activities Festival della creatività 21-24 October 2010 The 5th edition of the Festival highlights France c/o French Institute and other spaces Incontri in biblioteca Jean-Pierre Milovanoff, “L’angelo caduto” (ed. italiana Barbès 2010) 10 December 2010 at 18.00 Milovanoff, French author and winner of the Prix Goncourt des Lycéens in 1997, presents “Tout sauf un ange” (Grasset 2006) on the occasion of the first Italian edition, translated by Marco Lombardi c/o French Institute cinema Il tempo e la memoria: il cinema di Alain Resnais 8 October-5 November 2010 The 8th edition of the series, I grandi Maestri, organised by Jaures Baldeschi of the “Angelo Azzurro”, is dedicated to Alain Resnais c/o Ridotto del Teatro del Popolo, piazza Gramsci, Castelfiorentino (FI) 50 Giorni di Cinema Internazionale a Firenze The French Institute is participating in the following sections: France Odeon, 21-24 October 2010 XXXII Festival Internazionale di Cinema e Donne di Firenze, 5-11 November 2010 51 Festival dei popoli, 13-20 November 2010 Jeudi Cinéma (French films in their original language) On Thursdays at 20.00, from 28 October to 27 January retrospectives on Juliette Binoche, Lucas Belvaux and Romain Duris, with CostaGavras’s Amen (2001) on 27 January (Giornata della Memoria)

Gonzaga University in Florence Harding University James Madison University Florence Programs at Palazzo Capponi Kent State University, Florence Program Middlebury College School in Italy Pepperdine University Richmond, the American International University in London – Florence Program Roger Williams University (Institute at Palazzo Rucellai) Rutgers University Study Abroad Program in Florence

foreigners in florence

British Institute of Florence The Harold Acton Library

Istituto Internazionale Andrej Tarkovskij

The Istituto opened in Florence in 1992 with the aim of making Tarkovskij’s work better known in Italy and in Florence in particular, a city he loved and where he chose to live. Tarkovskij’s archive, including his photographs, is in the process of being catalogued. The Istituto organises conferences, initiatives, retrospectives and concerts inspired by the Russian director’s films and it will move shortly to its new space in the Murate.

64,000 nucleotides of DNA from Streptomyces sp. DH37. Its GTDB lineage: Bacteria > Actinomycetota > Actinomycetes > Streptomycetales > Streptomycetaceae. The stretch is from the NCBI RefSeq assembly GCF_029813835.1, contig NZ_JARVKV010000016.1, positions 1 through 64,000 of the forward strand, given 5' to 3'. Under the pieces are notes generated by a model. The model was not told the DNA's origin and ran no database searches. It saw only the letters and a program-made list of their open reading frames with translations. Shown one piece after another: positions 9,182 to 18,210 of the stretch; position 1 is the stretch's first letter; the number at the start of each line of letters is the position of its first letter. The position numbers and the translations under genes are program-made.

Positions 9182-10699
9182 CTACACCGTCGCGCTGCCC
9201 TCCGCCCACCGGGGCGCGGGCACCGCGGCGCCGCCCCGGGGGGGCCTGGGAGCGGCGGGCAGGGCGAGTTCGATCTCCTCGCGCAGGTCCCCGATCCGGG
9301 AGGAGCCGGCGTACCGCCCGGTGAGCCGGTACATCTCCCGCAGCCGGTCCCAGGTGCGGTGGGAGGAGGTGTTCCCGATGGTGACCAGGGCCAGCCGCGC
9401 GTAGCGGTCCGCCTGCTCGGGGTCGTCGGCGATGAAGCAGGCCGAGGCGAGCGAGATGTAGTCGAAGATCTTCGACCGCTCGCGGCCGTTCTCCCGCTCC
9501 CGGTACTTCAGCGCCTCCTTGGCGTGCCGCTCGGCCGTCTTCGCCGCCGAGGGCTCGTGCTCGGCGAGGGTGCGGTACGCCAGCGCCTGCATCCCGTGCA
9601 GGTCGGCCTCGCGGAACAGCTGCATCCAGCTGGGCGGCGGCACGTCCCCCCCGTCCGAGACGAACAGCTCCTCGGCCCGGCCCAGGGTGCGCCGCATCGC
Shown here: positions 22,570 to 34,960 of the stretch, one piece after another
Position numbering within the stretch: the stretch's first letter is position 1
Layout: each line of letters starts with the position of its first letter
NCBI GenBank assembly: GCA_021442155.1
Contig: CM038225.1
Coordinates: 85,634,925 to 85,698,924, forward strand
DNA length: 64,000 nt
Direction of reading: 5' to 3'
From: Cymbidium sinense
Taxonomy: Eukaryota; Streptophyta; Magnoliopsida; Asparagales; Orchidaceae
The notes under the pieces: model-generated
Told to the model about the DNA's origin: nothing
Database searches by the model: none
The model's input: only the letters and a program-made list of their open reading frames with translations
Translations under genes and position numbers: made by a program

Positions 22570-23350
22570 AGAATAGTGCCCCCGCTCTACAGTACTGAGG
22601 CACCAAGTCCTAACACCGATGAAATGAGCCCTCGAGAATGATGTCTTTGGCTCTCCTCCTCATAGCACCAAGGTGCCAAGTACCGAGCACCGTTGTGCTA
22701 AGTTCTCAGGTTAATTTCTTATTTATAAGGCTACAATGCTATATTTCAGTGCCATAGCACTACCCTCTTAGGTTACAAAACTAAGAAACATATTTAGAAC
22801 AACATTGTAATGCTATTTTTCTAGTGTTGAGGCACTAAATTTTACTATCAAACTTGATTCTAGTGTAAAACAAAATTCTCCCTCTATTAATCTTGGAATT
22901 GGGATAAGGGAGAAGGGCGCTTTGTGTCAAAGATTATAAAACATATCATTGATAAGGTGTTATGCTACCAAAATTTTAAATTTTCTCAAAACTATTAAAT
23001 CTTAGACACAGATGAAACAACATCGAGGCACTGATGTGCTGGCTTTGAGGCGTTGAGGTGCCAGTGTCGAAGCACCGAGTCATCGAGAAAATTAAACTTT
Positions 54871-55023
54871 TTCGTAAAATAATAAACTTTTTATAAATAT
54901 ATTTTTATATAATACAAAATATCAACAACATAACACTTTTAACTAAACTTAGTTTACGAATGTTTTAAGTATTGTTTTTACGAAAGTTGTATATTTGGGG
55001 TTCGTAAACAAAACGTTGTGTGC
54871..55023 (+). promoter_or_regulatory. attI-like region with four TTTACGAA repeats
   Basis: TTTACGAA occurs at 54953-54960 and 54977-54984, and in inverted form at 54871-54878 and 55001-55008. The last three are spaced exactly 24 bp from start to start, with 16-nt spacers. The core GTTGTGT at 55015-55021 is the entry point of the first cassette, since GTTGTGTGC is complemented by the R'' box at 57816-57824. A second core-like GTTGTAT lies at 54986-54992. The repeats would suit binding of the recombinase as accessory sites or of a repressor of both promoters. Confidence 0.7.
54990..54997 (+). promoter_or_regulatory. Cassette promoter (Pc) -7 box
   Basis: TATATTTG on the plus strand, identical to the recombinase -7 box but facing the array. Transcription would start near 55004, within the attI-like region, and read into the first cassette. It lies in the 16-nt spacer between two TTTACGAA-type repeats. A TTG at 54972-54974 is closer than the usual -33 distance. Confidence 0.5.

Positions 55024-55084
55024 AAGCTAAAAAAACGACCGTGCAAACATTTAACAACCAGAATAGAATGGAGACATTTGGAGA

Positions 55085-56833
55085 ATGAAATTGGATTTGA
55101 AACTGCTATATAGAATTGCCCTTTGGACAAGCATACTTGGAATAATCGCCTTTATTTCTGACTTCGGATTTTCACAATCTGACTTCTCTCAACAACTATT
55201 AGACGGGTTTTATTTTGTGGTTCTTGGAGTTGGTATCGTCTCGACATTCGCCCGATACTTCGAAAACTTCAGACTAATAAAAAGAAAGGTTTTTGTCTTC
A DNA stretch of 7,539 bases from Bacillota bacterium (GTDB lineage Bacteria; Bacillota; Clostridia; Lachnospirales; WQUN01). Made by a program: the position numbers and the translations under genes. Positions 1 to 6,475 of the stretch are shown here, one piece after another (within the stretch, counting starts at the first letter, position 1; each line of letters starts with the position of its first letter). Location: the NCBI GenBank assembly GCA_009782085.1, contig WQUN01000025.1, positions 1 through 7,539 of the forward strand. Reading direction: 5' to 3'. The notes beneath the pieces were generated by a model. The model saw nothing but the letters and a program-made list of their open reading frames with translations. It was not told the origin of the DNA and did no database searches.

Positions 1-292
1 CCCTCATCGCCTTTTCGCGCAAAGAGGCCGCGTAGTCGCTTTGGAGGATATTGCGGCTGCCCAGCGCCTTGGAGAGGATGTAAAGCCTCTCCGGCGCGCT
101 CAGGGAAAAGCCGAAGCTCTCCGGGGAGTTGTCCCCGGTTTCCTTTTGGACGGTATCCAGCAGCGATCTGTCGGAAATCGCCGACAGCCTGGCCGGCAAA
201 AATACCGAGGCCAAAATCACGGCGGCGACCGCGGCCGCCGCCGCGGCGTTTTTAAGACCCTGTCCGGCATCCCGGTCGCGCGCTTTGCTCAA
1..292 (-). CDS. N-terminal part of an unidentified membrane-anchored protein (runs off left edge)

Syracuse University in Florence

Syracuse University, one of the most well-established study abroad programmes in Florence, is housed in the Villa Rossa, built as a private residence in 1892 and bought by the university in 1963. piazza Savonarola, 15

16-25 September


ULTRA Festival della Letteratura 2010 The American writer George Saunders, guest of Syracuse, closes the ULTRA Festival della Letteratura 2010. The literary festival is directed by and geared towards poets, writers, artists and performers under the age of 40.

Sarah Lawrence College Florence Program Smith College Stanford University University of Connecticut Florence Program (Institute at Palazzo Rucellai) University of Michigan – University of Wisconsin – Duke University

Studio Art Centers International (SACI) Over 8000 US and international students have earned credits at SACI in Florence which is directly accredited by the National Association of Schools of Art and Design (NASAD). On 18 November 2010, SACI inaugurates its new building at via Sant’Egidio 14, the SACI Jules Maidoff Palazzo for the Visual Arts, named after SACI’s founder and director emeritus.



Learning by doing

(L’arte dell’“imparar facendo”)

Children’s workshop

(La Bottega dei Ragazzi)

at the Museo e Istituto degli Innocenti age: from 3 to 11

Guided games in the nursery. Spaces are also made available for birthday parties.